Monday, January 6, 2014
THE HOBBIT: THE DESOLATION OF SMAUG (2013)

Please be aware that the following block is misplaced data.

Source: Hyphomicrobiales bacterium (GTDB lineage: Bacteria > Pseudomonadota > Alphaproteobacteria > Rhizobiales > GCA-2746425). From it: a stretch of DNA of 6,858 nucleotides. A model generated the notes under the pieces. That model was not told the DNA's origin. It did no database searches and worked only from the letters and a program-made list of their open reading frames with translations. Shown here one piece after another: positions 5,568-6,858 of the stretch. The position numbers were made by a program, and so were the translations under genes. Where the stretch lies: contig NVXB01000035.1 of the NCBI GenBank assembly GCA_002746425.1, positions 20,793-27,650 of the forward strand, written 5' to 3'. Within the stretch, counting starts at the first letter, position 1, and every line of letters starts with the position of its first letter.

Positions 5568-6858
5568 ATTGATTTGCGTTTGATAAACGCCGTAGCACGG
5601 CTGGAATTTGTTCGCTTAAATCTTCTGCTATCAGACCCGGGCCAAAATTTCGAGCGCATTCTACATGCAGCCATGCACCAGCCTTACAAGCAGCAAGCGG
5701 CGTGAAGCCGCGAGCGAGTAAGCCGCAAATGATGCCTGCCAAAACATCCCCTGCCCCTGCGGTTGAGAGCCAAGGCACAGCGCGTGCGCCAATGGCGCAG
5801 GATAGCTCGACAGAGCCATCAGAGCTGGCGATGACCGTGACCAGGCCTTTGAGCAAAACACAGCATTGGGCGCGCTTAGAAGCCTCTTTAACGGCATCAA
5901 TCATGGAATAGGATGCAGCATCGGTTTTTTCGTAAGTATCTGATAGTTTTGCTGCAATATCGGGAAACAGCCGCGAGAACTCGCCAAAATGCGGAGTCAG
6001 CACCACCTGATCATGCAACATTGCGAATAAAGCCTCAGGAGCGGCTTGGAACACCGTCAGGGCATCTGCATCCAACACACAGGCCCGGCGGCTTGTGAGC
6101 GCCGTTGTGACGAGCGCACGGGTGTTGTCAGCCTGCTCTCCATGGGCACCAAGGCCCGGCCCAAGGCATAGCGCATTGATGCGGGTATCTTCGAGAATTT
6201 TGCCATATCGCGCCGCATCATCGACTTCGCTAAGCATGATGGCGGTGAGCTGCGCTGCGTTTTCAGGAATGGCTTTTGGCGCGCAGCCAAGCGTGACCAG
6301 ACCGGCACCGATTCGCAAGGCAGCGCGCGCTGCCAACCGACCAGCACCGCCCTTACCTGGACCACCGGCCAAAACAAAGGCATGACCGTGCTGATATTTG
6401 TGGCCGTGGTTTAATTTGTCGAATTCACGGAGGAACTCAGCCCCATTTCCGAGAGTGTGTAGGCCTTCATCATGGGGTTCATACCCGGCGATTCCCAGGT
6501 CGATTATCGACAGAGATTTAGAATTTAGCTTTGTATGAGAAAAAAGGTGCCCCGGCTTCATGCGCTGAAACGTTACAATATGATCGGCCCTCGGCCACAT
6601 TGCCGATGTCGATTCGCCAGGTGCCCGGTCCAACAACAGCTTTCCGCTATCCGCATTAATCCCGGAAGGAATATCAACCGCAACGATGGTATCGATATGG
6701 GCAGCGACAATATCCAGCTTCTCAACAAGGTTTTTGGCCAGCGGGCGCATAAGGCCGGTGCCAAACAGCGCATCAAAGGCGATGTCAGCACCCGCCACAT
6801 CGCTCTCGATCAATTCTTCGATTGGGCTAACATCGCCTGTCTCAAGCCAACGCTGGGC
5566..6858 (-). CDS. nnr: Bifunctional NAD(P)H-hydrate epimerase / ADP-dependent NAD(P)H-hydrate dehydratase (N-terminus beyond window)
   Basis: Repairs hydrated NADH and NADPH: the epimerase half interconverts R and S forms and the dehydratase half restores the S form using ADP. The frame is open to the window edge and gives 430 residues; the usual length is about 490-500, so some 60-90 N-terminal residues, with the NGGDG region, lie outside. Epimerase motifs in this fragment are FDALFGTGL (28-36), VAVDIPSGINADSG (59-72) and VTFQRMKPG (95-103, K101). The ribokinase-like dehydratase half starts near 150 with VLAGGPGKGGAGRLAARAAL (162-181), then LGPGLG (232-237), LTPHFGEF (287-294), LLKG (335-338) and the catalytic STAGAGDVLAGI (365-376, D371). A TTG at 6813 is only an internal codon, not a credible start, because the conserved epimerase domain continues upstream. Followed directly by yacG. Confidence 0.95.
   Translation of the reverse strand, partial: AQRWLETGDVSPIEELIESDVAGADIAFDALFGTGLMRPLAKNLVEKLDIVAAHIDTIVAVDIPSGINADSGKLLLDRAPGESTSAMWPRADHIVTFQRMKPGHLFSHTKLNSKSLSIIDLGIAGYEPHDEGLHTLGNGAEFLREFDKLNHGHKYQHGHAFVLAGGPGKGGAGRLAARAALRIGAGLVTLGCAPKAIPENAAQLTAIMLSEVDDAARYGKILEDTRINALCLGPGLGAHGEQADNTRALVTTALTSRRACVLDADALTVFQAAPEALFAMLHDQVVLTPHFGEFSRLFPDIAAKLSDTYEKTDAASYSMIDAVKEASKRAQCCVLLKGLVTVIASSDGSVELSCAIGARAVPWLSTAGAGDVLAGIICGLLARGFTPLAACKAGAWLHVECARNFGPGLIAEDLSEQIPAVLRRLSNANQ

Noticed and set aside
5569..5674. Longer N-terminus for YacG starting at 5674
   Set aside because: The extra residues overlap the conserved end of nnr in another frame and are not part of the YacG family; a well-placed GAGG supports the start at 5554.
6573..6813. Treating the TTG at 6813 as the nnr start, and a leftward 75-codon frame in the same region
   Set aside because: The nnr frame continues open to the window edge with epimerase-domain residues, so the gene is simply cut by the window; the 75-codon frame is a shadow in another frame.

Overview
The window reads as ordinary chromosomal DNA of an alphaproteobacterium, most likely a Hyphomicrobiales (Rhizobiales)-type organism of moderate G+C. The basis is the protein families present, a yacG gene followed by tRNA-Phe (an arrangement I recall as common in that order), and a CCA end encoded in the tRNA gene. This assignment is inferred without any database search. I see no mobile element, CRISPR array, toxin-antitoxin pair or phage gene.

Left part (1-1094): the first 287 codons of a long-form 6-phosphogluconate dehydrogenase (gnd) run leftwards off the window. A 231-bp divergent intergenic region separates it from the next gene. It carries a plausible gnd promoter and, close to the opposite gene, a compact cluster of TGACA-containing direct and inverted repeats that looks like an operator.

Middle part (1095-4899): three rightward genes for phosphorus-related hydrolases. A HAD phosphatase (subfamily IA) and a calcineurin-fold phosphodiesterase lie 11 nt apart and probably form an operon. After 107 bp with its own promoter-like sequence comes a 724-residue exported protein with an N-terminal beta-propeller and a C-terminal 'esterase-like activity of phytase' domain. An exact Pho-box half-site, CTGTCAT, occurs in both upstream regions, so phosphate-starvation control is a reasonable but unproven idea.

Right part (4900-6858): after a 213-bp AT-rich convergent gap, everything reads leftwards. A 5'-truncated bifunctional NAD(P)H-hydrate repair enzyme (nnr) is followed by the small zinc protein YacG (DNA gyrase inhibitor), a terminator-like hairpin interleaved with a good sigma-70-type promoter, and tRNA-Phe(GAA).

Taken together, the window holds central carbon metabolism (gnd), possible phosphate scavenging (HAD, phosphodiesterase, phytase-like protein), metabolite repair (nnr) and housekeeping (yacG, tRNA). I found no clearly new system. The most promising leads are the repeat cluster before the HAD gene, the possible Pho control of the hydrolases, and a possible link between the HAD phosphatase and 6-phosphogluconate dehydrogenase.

When last we saw our intrepid hobbit Bilbo Baggins (Martin Freeman), he and thirteen stalwart dwarves led by Thorin Oakenshield (Richard Armitage), en route to the Lonely Mountain to reclaim their lost home and a treasure hoard stolen by the dragon Smaug, had barely escaped the clutches of a band of Wargs and mercenary Orcs with the help of the resourceful wizard Gandalf (Ian McKellen) and a convocation of Eagles. After a brief respite with the shape shifter Beorn the company continues its journey following a treacherous path through Mirkwood Forest sans Gandalf, who departs to determine the doings of the Necromancer. Except for Bilbo, who vanishes using the magic ring he took from Gollum, the company is captured by elf warriors Legolas (Orlando Bloom) and Tauriel (Evangeline Lilly) and taken to their king Thranduil (Lee Pace) deep in the wood. Bilbo breaks the dwarves out of their cells and sends them down river via wine barrels to Laketown, which lies in the shadow of the Lonely Mountain. With the help of Bard (Luke Evans) the company dodges the corrupt Master of Laketown (Stephen Fry) and makes its way to the mountain. Thorin sends Bilbo into the dragon’s lair to find the Arkenstone, a precious family heirloom, but the hobbit must first match wits with the dreaded Smaug (the voice of Benedict Cumberbatch). Like the film’s first installment, writers Fran Walsh & Philippa Boyens & Peter Jackson & Guillermo del Toro pack the tale with so much extra material it feels as though J.R.R. Tolkien’s modest book plays only a small part in the whole. At least this time around director Jackson’s brisk pacing allows the film to carry its excess girth with a modicum of grace. Nevertheless, despite excellent special effects (Smaug is a jaw-dropping marvel) and an appealing cast, this excess diminishes the heart of the story. Here the filmmakers want the journey of Bilbo and the dwarves to have the same emotional and world-altering heft as Frodo’s quest to destroy the One Ring in THE LORD OF THE RINGS. But Tolkien’s “enchanting prelude” cannot support that much weight, and the film smothers the considerable charm of its source material.